In this review, we briefly summarize the current knowledge of import redox-regulation in both chloroplasts and mitochondria, and take a closer look at similarities and differences of these processes: for mitochondria, a thiol oxidizing machinery located in the inter membrane space (IMS) was described that is necessary for the retention of small IMS proteins.13–15 Protein import into chloroplasts is also affected by a thiol-mediated regulation, but additionally the metabolic redox state was found to influence the import yield.16
Thiol oxidation in non-plant eukaryotic cells was recently discovered to occur not only in the endoplasmic reticulum but also in the IMS of mitochondria.13 In this compartment, a number of proteins can be found that do not possess a cleavable presequence, but that contain conserved cysteine residues, preferentially arranged in CX3C or CX9C motifs. Members of this group are e.g., Cox12, Cox17, Sod1 and the small Tim proteins. 17,18 The import of these proteins was found to be dependent on the Tom (translocon of the outer mitochondrial membrane), but not on the Tim (translocon of the inner mitochondrial membrane) complex. Additionally, a thiol oxidizing machinery located in the IMS was described that is required for correct import of these small IMS proteins.13–15,19 Two IMS components were found to be essential for this so-called “disulfide relay system” (Fig. 1): the sulfhydryl oxidase Erv120,21 and the redox-activated protein receptor Mia40.22–25 In this import pathway, proteins are first translocated into the IMS with the help of the Tom complex in a reduced, unfolded and import-competent state. Subsequently, Mia40 (that contains six conserved cysteine residues itself) directly interacts with these incoming target proteins via their CX3C or CX9C motifs leading to the formation of (one or two) intermolecular disulfide bridges. Finally, these mixed disulfides are transferred to the preproteins which are thus released from Mia40 in an oxidized and folded conformation. As Mia40 needs to be in an oxidized state to fulfil its function, re-oxidation is necessary and is mediated by Erv1. Reduced Erv1 itself donates the electrons to molecular oxygen (via cytochrome and the respiratory chain) in order to become re-oxidized. Recently, another component was identified that also participates in the import of cysteine-rich IMS proteins: the zinc-binding protein Hot13.26 This protein was initially described as important factor for the assembly of small Tim proteins in the IMS,27 but it was additionally shown to interact with Mia40. Thus, Mia40 is maintained in a zinc-free state, which makes re-oxidation by Erv1 more efficient.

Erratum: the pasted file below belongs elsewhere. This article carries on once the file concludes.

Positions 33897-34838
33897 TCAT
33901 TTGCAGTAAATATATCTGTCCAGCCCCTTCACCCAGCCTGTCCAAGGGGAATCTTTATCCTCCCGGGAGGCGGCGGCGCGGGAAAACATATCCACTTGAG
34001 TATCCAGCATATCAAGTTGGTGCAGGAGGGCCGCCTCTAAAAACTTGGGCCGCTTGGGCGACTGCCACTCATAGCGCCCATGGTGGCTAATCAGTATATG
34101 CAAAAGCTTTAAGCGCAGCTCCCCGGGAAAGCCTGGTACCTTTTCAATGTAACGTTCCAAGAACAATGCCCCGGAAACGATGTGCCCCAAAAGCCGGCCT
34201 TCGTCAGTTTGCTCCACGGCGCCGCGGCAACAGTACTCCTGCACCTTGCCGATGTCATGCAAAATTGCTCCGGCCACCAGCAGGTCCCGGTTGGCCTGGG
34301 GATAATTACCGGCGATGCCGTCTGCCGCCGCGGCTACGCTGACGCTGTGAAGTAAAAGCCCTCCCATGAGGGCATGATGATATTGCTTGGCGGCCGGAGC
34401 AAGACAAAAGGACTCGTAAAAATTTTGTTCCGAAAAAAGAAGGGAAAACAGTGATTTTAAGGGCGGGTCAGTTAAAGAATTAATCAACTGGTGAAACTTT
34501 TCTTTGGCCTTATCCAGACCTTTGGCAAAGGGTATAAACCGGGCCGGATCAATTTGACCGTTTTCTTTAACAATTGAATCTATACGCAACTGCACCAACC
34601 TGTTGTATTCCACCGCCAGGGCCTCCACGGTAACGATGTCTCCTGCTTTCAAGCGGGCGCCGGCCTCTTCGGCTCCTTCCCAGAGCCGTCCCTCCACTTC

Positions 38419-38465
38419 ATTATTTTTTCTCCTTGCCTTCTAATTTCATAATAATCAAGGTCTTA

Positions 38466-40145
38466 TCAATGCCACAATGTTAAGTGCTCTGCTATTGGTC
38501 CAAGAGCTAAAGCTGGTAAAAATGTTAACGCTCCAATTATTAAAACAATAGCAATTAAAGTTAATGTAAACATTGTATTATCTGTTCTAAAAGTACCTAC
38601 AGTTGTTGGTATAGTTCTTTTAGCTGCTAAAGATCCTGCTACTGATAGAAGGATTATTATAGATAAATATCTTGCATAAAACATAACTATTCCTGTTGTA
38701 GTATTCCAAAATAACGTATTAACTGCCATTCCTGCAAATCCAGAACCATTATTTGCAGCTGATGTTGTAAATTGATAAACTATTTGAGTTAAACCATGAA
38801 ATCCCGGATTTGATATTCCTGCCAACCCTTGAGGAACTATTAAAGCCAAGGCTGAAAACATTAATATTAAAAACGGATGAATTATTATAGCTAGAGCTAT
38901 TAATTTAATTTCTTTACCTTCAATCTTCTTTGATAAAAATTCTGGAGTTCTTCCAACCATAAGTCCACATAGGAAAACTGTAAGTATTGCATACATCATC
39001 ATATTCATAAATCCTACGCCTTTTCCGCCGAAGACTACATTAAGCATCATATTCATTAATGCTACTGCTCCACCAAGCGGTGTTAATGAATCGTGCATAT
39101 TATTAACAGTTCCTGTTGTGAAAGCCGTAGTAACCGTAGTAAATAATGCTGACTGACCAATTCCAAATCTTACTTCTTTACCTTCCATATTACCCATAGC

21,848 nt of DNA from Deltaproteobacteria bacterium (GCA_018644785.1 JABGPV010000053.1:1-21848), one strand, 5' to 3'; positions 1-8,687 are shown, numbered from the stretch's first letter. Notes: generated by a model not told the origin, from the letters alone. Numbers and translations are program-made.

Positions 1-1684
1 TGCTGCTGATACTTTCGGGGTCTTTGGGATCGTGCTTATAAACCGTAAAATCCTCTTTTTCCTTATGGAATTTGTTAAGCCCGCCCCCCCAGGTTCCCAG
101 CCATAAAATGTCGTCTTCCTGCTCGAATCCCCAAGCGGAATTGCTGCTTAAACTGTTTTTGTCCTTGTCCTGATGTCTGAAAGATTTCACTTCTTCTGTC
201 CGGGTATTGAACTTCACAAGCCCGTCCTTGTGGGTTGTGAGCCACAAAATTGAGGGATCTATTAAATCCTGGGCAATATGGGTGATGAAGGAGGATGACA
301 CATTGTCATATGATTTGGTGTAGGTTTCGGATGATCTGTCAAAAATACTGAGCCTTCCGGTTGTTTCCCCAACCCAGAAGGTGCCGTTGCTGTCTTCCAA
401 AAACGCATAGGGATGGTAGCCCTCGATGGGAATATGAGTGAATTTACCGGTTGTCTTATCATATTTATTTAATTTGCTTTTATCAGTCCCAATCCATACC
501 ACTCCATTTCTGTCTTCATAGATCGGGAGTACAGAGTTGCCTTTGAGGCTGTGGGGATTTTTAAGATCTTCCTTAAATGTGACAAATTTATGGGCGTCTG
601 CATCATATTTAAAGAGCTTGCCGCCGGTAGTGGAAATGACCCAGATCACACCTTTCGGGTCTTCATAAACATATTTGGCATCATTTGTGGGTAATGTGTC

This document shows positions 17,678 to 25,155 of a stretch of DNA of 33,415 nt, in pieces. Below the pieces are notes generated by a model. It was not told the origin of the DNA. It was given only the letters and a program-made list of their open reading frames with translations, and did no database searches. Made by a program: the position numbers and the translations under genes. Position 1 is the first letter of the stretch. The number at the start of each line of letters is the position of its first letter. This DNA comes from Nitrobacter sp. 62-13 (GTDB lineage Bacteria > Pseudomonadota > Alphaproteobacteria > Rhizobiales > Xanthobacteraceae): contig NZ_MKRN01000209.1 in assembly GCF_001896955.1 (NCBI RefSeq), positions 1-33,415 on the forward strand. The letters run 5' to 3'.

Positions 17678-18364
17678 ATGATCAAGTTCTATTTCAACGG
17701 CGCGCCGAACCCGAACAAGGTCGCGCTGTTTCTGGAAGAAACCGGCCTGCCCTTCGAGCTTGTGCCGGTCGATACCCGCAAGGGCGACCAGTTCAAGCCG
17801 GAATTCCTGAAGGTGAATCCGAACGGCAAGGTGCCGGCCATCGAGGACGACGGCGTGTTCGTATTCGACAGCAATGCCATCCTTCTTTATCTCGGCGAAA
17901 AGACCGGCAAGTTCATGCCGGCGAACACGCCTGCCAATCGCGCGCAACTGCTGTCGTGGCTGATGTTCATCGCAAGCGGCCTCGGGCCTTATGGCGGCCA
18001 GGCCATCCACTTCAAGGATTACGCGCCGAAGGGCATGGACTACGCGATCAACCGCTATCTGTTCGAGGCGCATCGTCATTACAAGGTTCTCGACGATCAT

The importance of this oxidative pathway for small IMS proteins is also reflected by the fact that both Mia40 and Erv1 are essential proteins in yeast.22,28 This redox-driven protein import is necessary, since the small IMS proteins are able to back across the Tom channel to the cytosol in their un-oxidized, import-competent conformation. In the oxidized state, however, the proteins are unable to pass through the Tom pore and are thus “trapped” in the IMS. Thus, protein folding in the IMS can be regarded as the “driving force” of the described import pathway.